As far back as the 1920s, The Hawthorne Effect was studied to prove that observation improves performance. According to Wikipedia, “The Hawthorne Effect suggested that productivity gains occurred as a result of the motivational effect on workers of the interest being shown in them.” In simpler terms, it is where individuals improve a measureable aspect of their behavior in response to their awareness of being observed.
Last week I had the pleasure of speaking to a group of people who work in the customer service industry. These hardworking professionals, formerly known as the Complaint Department, manage the phones and desks of companies that want to provide a friendly voice for customers that have a problem. The gist of our discussion was how technology has changed their businesses—and will continue to do so.
Long before we had democratized communication, most rants against companies were one-way monologues. Yes, you could send a letter to a company you thought had wronged you, and you could call the complaint department, but those were the only options available to you. Whether the company fixed your problem or not, you had little recourse other than to tell the people in your immediate circle how unhappy you were.
But with today’s ubiquitous access to social media (SM) sites such as Twitter, Facebook, Instagram, and LinkedIn, plus video sites including YouTube and Vimeo, a disgruntled customer has lots of ways to spread the news of their disappointment. In many cases, the angry customer may have an even larger and louder soapbox than the company itself.
Because of this, the position of the former “complaint department” becomes more important than ever. After all, they’re the ones who are on the frontline of responding to issues, fixing problems, changing attitudes, and maintaining clients. This opportunity offers even more potential when you realize that a formerly disgruntled client who feels that they’ve been respected and well-served can actually become a more loyal and higher value customer.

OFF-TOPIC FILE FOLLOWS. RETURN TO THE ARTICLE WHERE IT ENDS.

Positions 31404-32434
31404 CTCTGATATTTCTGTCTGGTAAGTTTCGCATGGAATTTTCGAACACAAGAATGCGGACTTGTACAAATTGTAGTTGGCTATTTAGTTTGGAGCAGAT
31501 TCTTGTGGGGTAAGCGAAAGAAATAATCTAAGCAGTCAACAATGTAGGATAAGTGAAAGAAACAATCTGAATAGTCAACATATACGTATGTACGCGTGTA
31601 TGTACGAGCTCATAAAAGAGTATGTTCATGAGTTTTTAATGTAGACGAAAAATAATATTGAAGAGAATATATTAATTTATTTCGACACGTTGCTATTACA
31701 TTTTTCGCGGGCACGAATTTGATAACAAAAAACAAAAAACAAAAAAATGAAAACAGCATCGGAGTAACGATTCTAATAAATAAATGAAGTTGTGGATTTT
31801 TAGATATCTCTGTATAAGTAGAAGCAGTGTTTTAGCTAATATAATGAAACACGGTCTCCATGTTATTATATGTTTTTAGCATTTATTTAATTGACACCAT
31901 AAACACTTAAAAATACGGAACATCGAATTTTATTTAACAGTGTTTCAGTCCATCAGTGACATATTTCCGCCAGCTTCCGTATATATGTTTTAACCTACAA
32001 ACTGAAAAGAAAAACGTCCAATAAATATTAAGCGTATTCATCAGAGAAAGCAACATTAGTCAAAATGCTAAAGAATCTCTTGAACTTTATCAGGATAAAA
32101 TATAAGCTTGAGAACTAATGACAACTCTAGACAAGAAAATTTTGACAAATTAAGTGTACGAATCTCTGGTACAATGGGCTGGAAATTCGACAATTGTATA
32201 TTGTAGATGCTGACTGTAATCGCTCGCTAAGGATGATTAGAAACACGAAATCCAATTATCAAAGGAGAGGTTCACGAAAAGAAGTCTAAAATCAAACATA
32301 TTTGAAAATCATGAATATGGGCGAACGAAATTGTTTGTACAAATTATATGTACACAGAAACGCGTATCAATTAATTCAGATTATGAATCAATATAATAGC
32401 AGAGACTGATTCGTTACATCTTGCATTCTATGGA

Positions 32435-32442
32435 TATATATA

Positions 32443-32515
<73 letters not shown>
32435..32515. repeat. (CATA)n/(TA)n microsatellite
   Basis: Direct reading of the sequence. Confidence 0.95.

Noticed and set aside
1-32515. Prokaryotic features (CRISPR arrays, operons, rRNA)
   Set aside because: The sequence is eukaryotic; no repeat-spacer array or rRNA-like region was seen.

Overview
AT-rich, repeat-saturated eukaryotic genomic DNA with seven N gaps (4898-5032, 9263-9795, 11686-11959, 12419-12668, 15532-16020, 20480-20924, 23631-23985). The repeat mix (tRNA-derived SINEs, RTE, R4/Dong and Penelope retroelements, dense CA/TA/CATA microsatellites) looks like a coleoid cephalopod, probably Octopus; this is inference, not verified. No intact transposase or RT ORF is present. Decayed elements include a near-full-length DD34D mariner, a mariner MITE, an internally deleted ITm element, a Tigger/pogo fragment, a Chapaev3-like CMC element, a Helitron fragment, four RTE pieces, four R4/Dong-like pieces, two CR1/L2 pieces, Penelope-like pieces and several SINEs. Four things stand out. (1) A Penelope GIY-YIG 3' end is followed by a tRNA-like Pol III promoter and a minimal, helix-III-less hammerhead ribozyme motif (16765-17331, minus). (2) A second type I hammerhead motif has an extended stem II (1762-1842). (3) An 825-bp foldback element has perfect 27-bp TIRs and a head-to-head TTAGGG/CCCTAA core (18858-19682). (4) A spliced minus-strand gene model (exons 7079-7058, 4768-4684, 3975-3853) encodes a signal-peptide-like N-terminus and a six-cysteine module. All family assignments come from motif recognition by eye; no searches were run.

The mistake is that most companies put their social media activities in the hands of marketing departments who are ill-equipped to handle the job. Let’s face it: Marketing folks want to come up with a great new concept, seduce the idea, bring it to a big exciting climax, and then smoke a cigarette afterwards. We’re too busy expressing our creativity to do the day-to-day blocking and tackling required to turn around unhappy customers who are tweeting their displeasure at all hours of the night. Instead, it makes all the sense in the world for marketing departments to create SM messaging and design and then turn over the day-to-day (and night) operation to customer service.
Problem is, marketing departments will be loath to surrender control of their company’s SM activities even though it’s the best thing they could do. And so customer service representatives who want to burn down the old systems and suggest this unique realignment will need some fuel for their fire. And that’s where metrics come into play:
After all, that’s the way their customers see it too.
Published on March 9th, 2015